Wednesday, 1 August 2012

Oxford Raspberry Jam meetup 3

    So last night a bunch of us made our way down to Electrocomponents HQ again  for Oxford Raspberry Jam meetup number 3. As before, a fairly informal show-n-tell format with plenty of scope for discussion, and a lively exchange of ideas.
The serial terminal in action
    It was noticeable that people are starting to get to grips with the Pi's hardware. Our previous meeting has featured limited hardware demonstrations, but this time people had brought complete projects to show us. A serial display from a POS terminal, a Pi used as a network client for an audio industry control standard, and a very neat little serial terminal using an Atmel processor and destined to become a commercial product that can fit in the top of a Pi case.
    It was also encouraging to see a discussion of the Pi's application in education. How to capture the excitement of a huge bunch of kids when you only have a lunch hour to do it in. I realised at that point that I must have been an unusually geeky teen, having saved up my 30 quid for a second hand ZX81 I needed no such encouragement to get stuck in.
RiscOS blowing raspberries.
    On the software front we had a demonstration of the latest RiscOS build. Looking very slick, but with the intriguing promise of more to come as GPU support is included. I was a willing convert to RiscOS on my Pi because of its speed and ease of use, so I am especially looking forward to what the Pi and RiscOS community can achieve in porting more up-to-date software to the platform.
    I brought along two demonstrations to the meeting. The first was a shameless use of the Pi as an appliance, a DarkELEC image. This is an OpenELEC fork that includes all the clients for UK TV-on-demand services such as BBC iPlayer and 4OD. It's an impressive distribution in that it delivers very good performance from the Pi, and a stunning picture on the Electrocomponents meeting room TV. I must have made copies of the SD card for most people in the room.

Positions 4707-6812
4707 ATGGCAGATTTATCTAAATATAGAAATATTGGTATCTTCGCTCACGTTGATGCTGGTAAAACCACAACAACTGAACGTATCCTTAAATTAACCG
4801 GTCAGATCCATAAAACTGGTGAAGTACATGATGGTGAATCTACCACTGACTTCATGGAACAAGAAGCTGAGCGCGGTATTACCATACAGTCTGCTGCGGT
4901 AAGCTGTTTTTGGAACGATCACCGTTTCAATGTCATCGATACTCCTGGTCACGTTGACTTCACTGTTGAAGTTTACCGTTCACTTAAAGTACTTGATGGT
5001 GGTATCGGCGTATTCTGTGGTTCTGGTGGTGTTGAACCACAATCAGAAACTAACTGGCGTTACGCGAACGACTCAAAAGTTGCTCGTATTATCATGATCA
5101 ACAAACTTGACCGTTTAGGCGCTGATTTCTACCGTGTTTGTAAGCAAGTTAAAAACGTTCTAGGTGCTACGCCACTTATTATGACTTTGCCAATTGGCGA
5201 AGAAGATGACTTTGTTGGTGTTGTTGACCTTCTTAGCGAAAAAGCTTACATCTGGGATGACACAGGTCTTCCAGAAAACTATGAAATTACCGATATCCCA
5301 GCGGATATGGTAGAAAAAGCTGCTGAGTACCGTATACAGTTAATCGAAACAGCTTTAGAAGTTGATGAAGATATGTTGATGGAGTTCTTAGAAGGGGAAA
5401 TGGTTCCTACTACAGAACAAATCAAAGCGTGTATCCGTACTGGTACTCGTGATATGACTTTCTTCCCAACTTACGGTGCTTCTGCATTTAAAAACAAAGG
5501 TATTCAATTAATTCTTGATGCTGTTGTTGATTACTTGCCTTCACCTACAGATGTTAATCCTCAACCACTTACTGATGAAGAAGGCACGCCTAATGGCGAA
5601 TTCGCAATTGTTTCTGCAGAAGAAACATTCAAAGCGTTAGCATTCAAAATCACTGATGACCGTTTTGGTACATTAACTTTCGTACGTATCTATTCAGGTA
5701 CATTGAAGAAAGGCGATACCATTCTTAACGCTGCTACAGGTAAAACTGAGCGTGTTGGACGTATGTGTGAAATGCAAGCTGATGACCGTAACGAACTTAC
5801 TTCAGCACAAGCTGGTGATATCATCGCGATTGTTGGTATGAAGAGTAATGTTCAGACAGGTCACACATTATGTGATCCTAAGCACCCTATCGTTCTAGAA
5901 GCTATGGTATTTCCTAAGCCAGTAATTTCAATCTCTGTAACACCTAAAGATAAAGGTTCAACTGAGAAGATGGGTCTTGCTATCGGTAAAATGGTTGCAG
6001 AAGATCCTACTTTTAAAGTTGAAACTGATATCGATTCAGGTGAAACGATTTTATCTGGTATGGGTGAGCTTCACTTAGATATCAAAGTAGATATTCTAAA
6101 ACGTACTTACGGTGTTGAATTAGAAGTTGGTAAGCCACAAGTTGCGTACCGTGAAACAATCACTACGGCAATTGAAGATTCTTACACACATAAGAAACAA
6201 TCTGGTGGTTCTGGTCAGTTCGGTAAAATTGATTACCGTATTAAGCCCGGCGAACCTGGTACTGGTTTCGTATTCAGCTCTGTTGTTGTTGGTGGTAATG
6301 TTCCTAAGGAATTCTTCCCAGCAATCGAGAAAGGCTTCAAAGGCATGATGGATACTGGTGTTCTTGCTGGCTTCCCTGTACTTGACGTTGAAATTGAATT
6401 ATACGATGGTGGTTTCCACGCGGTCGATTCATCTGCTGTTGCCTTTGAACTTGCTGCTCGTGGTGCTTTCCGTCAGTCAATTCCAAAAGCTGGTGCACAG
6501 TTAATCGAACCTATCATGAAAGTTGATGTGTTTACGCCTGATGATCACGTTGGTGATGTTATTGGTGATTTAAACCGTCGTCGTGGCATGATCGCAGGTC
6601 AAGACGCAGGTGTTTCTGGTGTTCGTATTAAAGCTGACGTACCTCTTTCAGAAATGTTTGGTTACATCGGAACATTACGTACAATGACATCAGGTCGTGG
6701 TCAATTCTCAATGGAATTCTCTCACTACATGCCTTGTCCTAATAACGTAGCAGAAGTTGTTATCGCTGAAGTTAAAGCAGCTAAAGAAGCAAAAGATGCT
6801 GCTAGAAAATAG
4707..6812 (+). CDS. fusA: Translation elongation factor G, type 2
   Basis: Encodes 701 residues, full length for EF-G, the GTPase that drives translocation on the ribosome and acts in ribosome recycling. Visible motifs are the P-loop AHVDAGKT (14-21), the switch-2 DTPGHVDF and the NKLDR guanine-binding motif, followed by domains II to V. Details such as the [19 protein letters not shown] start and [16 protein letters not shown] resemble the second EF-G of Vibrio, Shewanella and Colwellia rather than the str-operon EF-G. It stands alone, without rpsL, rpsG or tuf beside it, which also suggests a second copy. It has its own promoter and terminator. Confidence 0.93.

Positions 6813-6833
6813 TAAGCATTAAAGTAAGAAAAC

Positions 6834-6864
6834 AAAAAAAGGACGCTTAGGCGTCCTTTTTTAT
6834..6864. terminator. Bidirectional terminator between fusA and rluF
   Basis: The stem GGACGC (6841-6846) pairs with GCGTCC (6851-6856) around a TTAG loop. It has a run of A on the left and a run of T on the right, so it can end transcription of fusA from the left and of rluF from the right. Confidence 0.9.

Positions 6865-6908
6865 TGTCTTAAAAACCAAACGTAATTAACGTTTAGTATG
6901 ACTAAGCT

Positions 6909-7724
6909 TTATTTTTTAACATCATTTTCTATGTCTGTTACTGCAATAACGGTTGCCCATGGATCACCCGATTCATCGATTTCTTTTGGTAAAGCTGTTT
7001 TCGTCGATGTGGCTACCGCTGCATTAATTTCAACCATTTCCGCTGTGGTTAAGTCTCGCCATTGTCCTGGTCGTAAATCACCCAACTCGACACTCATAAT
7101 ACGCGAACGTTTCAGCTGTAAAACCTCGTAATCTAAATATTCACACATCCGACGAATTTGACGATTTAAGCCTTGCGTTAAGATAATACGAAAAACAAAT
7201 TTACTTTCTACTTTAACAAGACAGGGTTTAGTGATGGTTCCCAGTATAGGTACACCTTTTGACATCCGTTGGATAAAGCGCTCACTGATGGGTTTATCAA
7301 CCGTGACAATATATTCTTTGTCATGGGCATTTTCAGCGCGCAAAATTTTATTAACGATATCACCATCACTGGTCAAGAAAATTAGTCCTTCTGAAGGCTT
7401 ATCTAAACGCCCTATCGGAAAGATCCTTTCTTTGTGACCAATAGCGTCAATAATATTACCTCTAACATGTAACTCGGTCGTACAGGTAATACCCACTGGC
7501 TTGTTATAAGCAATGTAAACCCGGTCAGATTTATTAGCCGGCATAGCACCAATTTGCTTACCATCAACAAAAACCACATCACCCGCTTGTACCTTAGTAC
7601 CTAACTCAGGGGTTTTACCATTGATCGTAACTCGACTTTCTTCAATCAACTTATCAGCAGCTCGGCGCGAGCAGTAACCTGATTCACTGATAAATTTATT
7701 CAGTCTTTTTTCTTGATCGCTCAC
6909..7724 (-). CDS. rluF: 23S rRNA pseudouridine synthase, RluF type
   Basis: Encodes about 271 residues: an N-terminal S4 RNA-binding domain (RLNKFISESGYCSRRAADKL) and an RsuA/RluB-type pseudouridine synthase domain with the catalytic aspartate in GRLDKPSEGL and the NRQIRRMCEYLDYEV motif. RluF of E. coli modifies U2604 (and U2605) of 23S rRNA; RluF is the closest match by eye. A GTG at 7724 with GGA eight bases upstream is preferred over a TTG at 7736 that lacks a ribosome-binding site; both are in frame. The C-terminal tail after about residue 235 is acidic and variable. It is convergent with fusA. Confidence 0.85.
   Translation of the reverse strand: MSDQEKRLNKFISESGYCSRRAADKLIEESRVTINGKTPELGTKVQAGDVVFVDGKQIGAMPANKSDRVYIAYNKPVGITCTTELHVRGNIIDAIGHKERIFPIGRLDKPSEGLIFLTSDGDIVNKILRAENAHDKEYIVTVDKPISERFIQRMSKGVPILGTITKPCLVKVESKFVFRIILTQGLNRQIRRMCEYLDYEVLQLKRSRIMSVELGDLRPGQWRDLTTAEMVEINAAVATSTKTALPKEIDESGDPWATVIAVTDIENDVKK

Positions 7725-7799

DarkELEC might seem a frivolous use of the Pi to some, but I think such appliance distributions are important. They mean more Pis will be used rather than lie forgotten on experimenters desks, and they provide a handle to gain the interest of young people in their Pi, making it more than just a geeky toy.
Yes, that's Internet Explorer 3. Best viewed in...
    My other demonstration was at the same time a joke and a serious demonstration of the Pi's capability. I ran Windows 95 in a Bochs virtual x86 machine over Debian on my Pi. And it was just about usable, despite no effort having gone in to tuning the Bochs setup. I can think of no practical application for Windows 95 on a Pi, but it is not impossible that perhaps someone might have to run a piece of legacy DOS software somewhere and might find Bochs a useful means to do it.
    Anyway, a few tech details. Bochs is in the Debian repository, so a simple apt-get installed it. I installed Windows 95 from the CD that came with a laptop in the '90s to a 100Mb Bochs hard disk image on my desktop PC and transferred it to the Pi on a USB disk. The Pi has no CD-ROM drive and I didn't fancy trying to extract the ISO file to do the task. I used the X-windows Bochs display library, so the Debian desktop was always present in the background of the Windows 95 session. A much faster result could probably have been achieved had I compiled the SVGAlib package and run it without X, but this was more a demonstration for the laughs than practicality. As I said, "You've seen an open OS on your Pi, now here's a wide-open one!".
    So that was it. Another Oxford Raspberry Pi meeting. I look forward to seeing you at the next one.


  1. Can't wait for my Pi to arrive so that I can join in the fun ;)

  2. Thank you for the write up John, good point about more and more Pi's appearing with hardware attached!